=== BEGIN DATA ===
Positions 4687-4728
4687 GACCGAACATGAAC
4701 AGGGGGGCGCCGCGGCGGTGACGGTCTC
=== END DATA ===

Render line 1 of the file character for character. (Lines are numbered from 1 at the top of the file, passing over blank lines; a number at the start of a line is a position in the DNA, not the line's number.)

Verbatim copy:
Positions 4687-4728